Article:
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Bring God Into The Conversation At Work

One way to bless your coworkers this week is to help them see how their work is connected to God’s work.

Christians are often reluctant to have conversations about God with non-Christians because it feels like they are trying to sell them something or force a connection with God that the listener isn’t interested in.

What if you spent less time trying to help non-Christians make a connection with God and more time pointing out ways they are already connected to God?

Without even realizing it, irreligious people are already doing ‘godly’ work. They are doing work that aligns with the kind of work that God does. In the sermon this past week we talked about three kinds of work that God does and ways that we do the same work as people created in his image.


  • Creative Work — brining something new into existence
  • Providing Work — meeting needs and sustaining creation
  • Redemptive Work — restoring and healing what is broken


  • Creative Work — envisioning, designing, or developing a new product, service, or art form
  • Providing Work — meeting people’s needs through goods, services, or relationship
  • Redemptive Work — fixing, healing, or restoring what is broken

You have coworkers who are already doing this kind of ‘godly’ work and they don’t realize it. What if you simply pointed out the connection they already have to God?

You could bless a coworker this week by telling them what you admire about their work and mentioning how it aligns with what you know about God. This is a simple way to begin a conversation about God and bless someone at the same time.

5 Ways Your Faith Can Influence Your Work

Keller argues that we have to view our work through the larger Biblical story of Creation > Fall > Redemption > Restoration. If God is the creator of all things, and if through Christ all things are made new, that process of restoration must include our work.

Joseph Sunde provides a good summary of Keller's five points:

1. “Faith gives you an inner ballast without which work could destroy you.”

If our identity is in our work, rather than Christ, success will go to our heads, and failure will go to our hearts. I’ve highlighted Keller’s thoughts on this previously.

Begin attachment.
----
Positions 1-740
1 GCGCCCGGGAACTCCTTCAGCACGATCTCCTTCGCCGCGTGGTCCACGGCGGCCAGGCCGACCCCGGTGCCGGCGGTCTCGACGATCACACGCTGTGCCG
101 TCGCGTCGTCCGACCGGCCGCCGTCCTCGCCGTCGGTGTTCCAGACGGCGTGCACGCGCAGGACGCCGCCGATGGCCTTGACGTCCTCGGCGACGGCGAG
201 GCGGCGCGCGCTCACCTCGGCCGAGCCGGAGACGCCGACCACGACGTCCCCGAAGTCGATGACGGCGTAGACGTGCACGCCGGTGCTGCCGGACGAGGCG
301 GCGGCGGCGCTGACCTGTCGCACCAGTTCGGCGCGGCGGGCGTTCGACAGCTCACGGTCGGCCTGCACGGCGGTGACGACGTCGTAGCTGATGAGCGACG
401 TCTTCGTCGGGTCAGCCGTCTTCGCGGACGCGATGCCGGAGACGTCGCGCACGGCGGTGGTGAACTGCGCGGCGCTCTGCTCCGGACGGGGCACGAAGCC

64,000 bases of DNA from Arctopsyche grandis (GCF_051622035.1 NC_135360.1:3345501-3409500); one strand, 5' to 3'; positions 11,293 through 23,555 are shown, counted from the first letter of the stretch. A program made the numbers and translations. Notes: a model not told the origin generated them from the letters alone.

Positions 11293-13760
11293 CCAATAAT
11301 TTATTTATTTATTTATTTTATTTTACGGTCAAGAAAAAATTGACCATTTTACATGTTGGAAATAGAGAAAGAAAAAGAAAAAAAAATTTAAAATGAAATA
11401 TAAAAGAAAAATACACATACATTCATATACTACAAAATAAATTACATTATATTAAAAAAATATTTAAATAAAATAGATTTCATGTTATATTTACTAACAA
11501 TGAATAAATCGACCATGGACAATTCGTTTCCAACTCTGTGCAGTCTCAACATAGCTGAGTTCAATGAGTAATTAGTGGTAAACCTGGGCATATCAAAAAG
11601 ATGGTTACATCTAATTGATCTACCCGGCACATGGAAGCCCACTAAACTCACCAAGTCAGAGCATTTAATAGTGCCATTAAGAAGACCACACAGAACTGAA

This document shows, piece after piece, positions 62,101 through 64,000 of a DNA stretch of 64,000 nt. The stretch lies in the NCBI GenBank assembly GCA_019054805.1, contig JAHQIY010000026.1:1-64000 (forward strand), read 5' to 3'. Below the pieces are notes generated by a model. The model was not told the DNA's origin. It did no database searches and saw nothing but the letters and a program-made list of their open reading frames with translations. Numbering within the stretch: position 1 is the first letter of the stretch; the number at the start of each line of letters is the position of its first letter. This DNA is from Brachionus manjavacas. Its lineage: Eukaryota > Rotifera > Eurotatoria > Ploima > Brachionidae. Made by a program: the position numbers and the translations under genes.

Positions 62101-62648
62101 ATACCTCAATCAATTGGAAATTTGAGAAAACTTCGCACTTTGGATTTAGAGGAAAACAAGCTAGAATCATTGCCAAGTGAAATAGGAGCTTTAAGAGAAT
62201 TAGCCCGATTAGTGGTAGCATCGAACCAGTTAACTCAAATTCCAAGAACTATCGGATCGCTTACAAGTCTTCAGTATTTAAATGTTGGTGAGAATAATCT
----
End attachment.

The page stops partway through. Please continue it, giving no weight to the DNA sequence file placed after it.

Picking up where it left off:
2. “Faith gives you a concept of the dignity and worth of all work, even simple work, without which work could bore you.”

The people who do the simplest kinds of work are, as Martin Luther wrote, “the fingers of God.” Because of this, doing our work well, or being the best at what we do, is one way to be Christian in our work. Justin Taylor and Greg Forster recently wrote on this point in the context of bus driving.

3. “Faith gives you a moral compass without which work could corrupt you.”

Unless your work is grounded in and guided by a Christian moral framework, you will be prone to selfish and short-sighted decision-making that will eventually harm you in the long run, whether in customer/client relations, productivity, profitability, or otherwise.

4. “Faith gives you a world and life view that shapes the character of your work, without which work could master and use you.”

Here, Keller points to the difference between what we might call work with our hands and work with our head. Being a Christian pilot will most typically mean “land the plane,” Keller explains, while being a Christian elementary school teacher “depends on what you think a human being should be and what you think would lead to human flourishing.”

5. “Hope.”

Christians can press forward in cultural transformation knowing that all will one day be fulfilled. “If you’re a city planner, there is a New Jerusalem,” Keller says. “If you’re a lawyer there will be a time of perfect righteousness and justice.” The way we view the not yet will inevitably impact the way we respond in the here and now.

Does God Value a Minister More than a Grease Monkey?

One man has a bible in his hand, the other has a wrench. Who is doing God’s work?

In many church circles doing “God’s work” is associated with doing ministry—you know, sharing your faith, serving in Sunday school, feeding the homeless. But the bible defines “God’s work” much more broadly than we do.

This week I met Mike. He lives in Danville with his wife and three kids and he loves motorcycles. He used to run a car dealership making good money, but the questionable ethics of car sales ate away at his soul. He passion for motorcycles so he made the decision to start restoring old bikes.

Today he buys rusty, discarded motorcycles that have fallen out of commission and he cleans them up, fixes them up, and gets them back on the road. Some would see the move from a management position at a large organization to a mechanic laboring in his garage as a slide down the ladder of successful or significant work. But is it really?